Tuesday, January 17, 2012

People in Glass Houses

The Lit
Not all is as it seems in the Greene’s modern glass home. From the outside, sisters Annabel, Whitney and Kirsten Greene look perfect. All three are models, and Annabel starred in a commercial as the high school girl who has everything. Under the surface though, it’s an entirely different story.

Sarah Dessen's Just Listen takes a look inside the glass house. Whitney has an eating disorder which she doesn’t want to acknowledge, Kirsten is the oldest and doesn’t want to model anymore, and then there’s Annabel. After her best friend dumps her, Annabel spends her summer in a self-imposed social exile. She starts her junior year alone and friendless. Sitting alone at lunch, Annabel meets Owen, a tall, music-obsessed, “bad-boy” who teaches her about what it means to be honest. Through their friendship Annabel finds her voice and begins to use it.

The Flit

One of the things I love about Sarah Dessen’s books is that, while they can be predictable, I always find characters with whom I can identify.

People-pleasing Annabel can’t stand to disappoint. She goes to great lengths in order to keep up appearances, even if it means lying. Avoidance is her modus operandi. She avoids what happened at a party before the summer; she avoids Clarke, her childhood best friend; she avoids dealing with Whitney’s eating disorder; she avoids telling her mother she no longer wants to model. She learns from Owen that lies by omission are still lies.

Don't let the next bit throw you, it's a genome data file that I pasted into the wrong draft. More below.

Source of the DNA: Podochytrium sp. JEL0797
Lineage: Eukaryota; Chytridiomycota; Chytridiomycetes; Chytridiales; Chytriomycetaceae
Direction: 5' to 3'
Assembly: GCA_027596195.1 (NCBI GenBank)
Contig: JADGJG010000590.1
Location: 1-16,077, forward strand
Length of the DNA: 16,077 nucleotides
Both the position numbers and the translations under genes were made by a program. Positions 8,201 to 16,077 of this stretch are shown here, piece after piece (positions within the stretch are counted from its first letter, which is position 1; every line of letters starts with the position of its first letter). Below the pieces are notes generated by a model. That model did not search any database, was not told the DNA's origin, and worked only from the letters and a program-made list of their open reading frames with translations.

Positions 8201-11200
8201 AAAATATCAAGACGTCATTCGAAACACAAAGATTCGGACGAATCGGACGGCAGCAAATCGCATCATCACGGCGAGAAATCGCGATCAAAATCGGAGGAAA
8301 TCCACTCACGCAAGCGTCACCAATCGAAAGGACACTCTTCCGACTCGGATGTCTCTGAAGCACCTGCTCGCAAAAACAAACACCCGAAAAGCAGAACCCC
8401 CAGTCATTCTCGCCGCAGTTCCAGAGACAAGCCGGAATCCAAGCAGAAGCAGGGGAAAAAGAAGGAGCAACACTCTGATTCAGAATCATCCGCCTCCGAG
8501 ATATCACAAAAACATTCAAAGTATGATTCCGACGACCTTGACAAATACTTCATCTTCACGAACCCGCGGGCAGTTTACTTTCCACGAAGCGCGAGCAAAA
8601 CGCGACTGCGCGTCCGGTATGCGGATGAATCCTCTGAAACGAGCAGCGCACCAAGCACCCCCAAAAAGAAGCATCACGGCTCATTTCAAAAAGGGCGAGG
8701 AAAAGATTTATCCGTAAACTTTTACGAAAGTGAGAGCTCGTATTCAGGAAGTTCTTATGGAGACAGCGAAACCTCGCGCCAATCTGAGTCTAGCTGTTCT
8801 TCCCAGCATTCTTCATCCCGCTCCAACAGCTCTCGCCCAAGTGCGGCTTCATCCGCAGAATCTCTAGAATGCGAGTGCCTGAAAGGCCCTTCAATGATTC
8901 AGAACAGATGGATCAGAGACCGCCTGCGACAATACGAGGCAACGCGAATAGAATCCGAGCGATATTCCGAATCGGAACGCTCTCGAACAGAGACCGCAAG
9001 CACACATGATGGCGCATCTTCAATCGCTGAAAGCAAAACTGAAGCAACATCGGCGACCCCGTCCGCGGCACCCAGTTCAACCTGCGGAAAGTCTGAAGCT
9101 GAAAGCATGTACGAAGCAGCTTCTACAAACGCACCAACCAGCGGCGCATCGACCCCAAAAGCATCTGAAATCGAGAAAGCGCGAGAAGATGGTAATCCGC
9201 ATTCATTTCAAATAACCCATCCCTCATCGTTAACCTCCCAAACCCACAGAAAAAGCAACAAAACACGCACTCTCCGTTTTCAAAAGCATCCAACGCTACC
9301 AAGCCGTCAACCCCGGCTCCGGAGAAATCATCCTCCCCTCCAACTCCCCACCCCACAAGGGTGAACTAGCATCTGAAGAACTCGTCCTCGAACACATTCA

I used to believe that everyone had to like me or agree with me. I wish I had “an Owen” to inspire me to live in complete honesty, not mean-spirited, unsolicited criticism masquerading as honesty, but the kind that enables me to take ownership of my feelings and opinions. It has taken me a long time begin to understand that I have to respect myself, and I can’t avoid situations hoping that they will magically change. In facing things as they really are, I learn to accept them and, as Annabel does, become the person I am supposed to be.

1 comment:

Anonymous said...

What a great review! I love the idea in this book that the house the Greene's live in is made of glass- (and that their last name is Green). Recognizing your feelings as your own is very liberating. Being honest with yourself and the world is the best that anyone has to offer.
Jess @ The Secret DMS Files of Fairday Morrow